Other promotions (1981–1989)

In 1981, Lawler wrestled for Championship Wrestling From Florida feuding with Dory Funk Jr. and Terry Funk. In 1985, Lawler traveled to Hawaii, where he won the NWA Polynesian Pacific title on January 25, 1986, defeating Lars Anderson.[5] He dropped the title to Tui Selinga on March 26 in Honolulu, Hawaii.[citation needed]

In March 1989, he wrestled for New Japan Pro-Wrestling. He lost to IWGP Heavyweight Champion Tatsumi Fujinami on March 16, 1989.[citation needed]

United States Wrestling Association (1989–1997)

In 1989, Lawler made his debut in the Memphis brand United States Wrestling Association, where he won the USWA Unified World Heavyweight Championship 28 times from 1989 until its doors closed in 1997. While champion, he feuded with The Soultaker, Jimmy Valiant, Kamala, Eddie Gilbert, and Jeff Jarrett.

In 1992, Lawler teamed with Jeff Jarrett in a feud against The Moondogs.[5] The feud between Jarrett/Lawler and The Moondogs was voted the 1992 PWI Feud of the Year by Pro Wrestling Illustrated. He won the USWA World Tag Team Championship with Jarrett four times and twice with Bill Dundee.

Lawler dropped the USWA Unified World Heavyweight for the last time to Dutch Mantel on August 8, 1997, in an All Body Hair match. The promotion closed in November 1997.

World Wrestling Federation (1992–2001)

Feuds with Bret Hart and Doink the Clown (1992–1995)

Lawler began his WWF career in December 1992 as an announcer on Superstars.[5][12] USWA began a working relationship with the WWF. He made his in-ring debut at the 1993 Royal Rumble when he participated in the namesake match, which was won by Yokozuna. From 1993 to 1995, he feuded with Bret Hart and the rest of the Hart family. The feud began at King of the Ring when Lawler interrupted Hart's victory ceremony and attacked Bret.[5][13]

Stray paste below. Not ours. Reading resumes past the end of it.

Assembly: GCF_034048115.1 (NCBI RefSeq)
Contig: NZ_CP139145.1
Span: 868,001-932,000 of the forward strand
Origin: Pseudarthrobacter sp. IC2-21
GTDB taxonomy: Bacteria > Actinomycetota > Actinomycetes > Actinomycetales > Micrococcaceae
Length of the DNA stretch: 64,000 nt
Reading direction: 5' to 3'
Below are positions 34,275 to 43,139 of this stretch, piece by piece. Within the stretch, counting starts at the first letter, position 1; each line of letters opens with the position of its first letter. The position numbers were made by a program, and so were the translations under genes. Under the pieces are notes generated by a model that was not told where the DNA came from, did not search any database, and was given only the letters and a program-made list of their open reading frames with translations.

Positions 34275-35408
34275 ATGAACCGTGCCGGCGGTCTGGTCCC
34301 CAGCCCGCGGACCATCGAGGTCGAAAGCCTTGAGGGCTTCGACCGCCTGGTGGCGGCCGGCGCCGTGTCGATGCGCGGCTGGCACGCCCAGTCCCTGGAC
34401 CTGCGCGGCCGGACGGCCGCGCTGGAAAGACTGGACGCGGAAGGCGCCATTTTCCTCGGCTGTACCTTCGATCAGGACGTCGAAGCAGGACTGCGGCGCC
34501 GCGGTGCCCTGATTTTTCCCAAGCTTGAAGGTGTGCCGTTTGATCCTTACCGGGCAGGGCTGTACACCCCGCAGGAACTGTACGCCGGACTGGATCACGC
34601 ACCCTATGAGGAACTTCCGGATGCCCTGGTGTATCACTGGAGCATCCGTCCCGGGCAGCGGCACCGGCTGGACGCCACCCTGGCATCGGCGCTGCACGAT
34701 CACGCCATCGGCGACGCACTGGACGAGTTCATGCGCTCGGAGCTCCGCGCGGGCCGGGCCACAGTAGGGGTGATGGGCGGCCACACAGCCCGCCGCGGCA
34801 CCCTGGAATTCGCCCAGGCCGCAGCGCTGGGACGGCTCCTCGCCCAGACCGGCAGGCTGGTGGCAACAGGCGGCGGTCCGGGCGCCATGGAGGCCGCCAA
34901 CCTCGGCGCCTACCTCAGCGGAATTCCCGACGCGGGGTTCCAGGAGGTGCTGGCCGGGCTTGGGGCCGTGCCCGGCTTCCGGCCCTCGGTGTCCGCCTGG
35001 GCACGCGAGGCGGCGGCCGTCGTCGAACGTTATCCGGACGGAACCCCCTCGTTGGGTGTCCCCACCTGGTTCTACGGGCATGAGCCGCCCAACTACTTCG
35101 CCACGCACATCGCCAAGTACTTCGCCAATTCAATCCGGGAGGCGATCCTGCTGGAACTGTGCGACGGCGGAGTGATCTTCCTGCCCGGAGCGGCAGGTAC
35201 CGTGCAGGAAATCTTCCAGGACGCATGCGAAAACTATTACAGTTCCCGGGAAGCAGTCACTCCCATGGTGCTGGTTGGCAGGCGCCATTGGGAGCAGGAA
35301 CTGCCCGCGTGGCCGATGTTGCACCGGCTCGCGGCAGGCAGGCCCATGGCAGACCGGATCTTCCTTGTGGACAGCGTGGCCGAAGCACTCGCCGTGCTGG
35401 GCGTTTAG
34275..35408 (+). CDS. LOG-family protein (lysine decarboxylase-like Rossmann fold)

Lawler claimed that he was the only true king in the World Wrestling Federation (WWF), and the two were scheduled to wrestle at SummerSlam to settle the dispute. At the event, however, Lawler came to the ring on crutches and claimed that he could not wrestle because of injuries suffered in a car accident.[14] Hart faced Lawler's "court jester", Doink the Clown instead, and beat him by submission. Lawler then attacked Hart, revealing that he was not injured.[14] Hart defeated Lawler by submission but refused to release the Sharpshooter. As a result, the referee reversed the decision and awarded the title of "Undisputed King of the World Wrestling Federation" to Lawler.[15] The two would continue to work throughout the fall on the house show circuit, including in steel cages.

Simultaneously, in a form of cross-promotion, Lawler engaged in a bitter feud with Vince McMahon (who at the time was never advertised as the actual owner of the World Wrestling Federation) back in the USWA. There, Lawler played the babyface to his hometown Memphis audience, whereas McMahon (who had always played face in the WWF) was being portrayed as a smug heel intent on dethroning Lawler as the king of professional wrestling. As part of the cross-promotion, McMahon, Bret and Owen Hart, Giant González, Tatanka, and "Macho Man" Randy Savage would begin appearing on USWA television to further the feud. While the program continued in the USWA, the feud between Lawler and McMahon would not be acknowledged on WWF television.